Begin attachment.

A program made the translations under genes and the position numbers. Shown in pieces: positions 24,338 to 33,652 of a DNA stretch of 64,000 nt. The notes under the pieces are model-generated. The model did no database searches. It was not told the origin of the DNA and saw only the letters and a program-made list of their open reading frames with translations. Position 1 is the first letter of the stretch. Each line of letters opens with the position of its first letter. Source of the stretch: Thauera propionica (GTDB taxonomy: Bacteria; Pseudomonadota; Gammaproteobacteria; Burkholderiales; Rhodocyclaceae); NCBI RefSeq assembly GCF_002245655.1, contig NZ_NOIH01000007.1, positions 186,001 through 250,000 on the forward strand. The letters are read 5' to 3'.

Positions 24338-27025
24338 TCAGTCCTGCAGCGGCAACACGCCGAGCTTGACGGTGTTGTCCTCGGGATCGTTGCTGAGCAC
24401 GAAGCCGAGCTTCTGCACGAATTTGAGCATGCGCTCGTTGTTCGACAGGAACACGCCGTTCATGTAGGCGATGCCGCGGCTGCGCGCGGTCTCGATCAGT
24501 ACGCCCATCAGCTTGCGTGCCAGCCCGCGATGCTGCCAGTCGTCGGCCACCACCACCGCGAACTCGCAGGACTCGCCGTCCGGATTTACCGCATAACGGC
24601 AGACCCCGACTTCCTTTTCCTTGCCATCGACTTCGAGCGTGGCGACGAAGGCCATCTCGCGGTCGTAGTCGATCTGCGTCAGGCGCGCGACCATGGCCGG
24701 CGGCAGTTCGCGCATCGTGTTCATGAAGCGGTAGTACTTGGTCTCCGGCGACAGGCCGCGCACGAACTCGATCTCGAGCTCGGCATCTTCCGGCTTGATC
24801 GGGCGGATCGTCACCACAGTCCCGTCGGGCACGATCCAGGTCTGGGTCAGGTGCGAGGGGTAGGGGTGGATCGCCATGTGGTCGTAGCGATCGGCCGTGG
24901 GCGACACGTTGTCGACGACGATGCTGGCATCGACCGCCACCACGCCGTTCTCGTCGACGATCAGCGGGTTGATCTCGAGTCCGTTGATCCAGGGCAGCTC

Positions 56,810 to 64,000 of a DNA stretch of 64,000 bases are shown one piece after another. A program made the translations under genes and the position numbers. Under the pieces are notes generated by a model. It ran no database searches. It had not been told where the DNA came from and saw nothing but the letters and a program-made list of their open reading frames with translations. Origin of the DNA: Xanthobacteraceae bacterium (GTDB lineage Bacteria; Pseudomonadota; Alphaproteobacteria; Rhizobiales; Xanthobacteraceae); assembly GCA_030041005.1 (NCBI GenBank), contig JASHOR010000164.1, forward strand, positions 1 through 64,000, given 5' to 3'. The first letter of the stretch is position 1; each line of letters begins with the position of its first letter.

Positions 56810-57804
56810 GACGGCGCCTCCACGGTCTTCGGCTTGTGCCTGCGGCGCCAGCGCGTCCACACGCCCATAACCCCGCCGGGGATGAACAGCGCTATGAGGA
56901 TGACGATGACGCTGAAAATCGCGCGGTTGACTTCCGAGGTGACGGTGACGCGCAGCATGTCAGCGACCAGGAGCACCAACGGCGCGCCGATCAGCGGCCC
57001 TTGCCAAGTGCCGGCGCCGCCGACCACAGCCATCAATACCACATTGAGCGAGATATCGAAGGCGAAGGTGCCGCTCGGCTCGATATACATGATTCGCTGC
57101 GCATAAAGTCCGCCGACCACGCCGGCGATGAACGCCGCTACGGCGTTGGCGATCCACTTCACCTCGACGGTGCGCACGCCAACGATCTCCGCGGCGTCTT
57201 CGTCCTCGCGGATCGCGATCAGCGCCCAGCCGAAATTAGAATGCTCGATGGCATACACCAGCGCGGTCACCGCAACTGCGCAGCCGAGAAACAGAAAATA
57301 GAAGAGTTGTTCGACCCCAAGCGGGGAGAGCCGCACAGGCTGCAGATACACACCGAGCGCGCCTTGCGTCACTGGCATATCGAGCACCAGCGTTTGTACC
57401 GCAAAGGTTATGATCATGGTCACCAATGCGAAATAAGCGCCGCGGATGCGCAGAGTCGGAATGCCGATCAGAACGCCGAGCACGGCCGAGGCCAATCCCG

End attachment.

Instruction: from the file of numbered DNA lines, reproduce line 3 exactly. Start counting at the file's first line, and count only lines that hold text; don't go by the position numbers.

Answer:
24338 TCAGTCCTGCAGCGGCAACACGCCGAGCTTGACGGTGTTGTCCTCGGGATCGTTGCTGAGCAC